Oh, and I added a touch of lemon juice, also. :)

    1. Anne and Ryan says:

      Scones! They are hearty enough to contrast with the tang of the plums.

      1. Tasha says:

        Thank you for the tip! :) I was thinking about maybe baking with it a little, like people do with Applesauce or Apple Butter. Has anyone given that a try? I saw some references to using it in dark things, like spice cakes or chocolate cakes, not much in the way of reviews.

  42. Jim says:

    This is easy and the very good. Actually fool proof. I don’t think you can mess this up. Being very fond of plum butter, we went to a local orchard and bought a box of plums. They are an Italian plum and I think they were called President. It was more than enough to make 4 batches. We used about 4 lbs per batch, that was about 30 plums or about 14-15 cups of pitted and quartered plums. We preferred the taste of the finished butter without the vanilla.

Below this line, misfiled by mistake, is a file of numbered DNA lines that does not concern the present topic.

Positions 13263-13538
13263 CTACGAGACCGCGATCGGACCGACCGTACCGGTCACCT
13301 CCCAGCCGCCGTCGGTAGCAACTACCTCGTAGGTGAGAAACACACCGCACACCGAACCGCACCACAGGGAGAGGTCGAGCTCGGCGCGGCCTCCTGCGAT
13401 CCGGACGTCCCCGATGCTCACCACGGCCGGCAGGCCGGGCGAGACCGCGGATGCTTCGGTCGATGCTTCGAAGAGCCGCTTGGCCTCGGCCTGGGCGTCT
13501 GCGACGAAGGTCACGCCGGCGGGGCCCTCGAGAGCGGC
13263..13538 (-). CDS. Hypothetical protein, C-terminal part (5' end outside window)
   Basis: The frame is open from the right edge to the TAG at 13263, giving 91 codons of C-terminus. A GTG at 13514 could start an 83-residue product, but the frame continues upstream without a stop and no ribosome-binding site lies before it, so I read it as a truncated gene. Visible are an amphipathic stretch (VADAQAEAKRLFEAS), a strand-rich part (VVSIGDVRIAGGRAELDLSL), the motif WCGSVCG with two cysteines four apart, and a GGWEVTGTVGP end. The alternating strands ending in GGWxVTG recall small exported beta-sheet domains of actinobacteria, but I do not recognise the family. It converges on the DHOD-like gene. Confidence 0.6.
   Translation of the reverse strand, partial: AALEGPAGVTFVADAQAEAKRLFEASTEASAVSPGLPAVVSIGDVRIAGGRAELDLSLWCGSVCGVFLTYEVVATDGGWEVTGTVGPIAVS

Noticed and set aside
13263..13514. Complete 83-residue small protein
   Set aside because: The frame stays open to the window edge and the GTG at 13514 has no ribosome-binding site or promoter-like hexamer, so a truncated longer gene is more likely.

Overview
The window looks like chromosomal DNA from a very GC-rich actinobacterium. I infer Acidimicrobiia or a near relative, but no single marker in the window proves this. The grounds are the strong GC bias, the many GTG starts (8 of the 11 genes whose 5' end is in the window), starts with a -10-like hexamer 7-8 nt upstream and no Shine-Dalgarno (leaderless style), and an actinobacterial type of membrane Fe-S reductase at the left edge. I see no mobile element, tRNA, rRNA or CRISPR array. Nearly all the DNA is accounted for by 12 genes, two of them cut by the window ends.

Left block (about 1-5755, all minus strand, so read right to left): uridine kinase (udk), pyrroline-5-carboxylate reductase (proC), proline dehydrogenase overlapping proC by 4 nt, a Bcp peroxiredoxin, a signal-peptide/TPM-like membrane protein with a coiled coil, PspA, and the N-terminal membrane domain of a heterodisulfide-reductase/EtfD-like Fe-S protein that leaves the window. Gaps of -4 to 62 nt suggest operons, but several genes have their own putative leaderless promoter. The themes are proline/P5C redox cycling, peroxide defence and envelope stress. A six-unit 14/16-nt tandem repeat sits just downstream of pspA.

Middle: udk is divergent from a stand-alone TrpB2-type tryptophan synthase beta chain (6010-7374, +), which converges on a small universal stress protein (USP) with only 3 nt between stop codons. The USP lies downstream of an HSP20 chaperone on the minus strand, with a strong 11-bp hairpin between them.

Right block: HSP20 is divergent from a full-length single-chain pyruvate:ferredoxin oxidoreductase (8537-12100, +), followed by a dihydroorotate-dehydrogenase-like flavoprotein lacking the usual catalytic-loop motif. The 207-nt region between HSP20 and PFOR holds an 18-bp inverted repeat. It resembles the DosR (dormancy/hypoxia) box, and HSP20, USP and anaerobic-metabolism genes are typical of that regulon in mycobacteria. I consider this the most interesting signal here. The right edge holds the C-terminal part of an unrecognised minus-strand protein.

A couple of observations. I put the mix through a blender at various stages of cooking. Very late in the process, 15 hours of cooking, it turned out silky and a dark brown. Early in the process, 6 hours of cooking, more red and with more texture. All tasted excellent and spread nicely on toast.

    The hardest part was knowing when to stop cooking. One hint I got was to place a small spoon full on a chilled plate. If liquid seeped out around the mass, keep on cooking. This seemed to work for me.

    Thank you for this recipe. With about 36 jars of Plum Butter our neighbors will get Plum Butter and a loaf of sourdough bread instead of a cookie plate for Christmas.

  43. Elizabeth says:

    I just turned on the crock pot; I can’t wait to see how it turns out! I’ve never had a fruit butter, but I had three pounds of plums that got lost in the fridge. I couldn’t bring myself to let them go to waste, so I went “Googling” and found myself here. Thanks for the recipe, and for all the tips on it!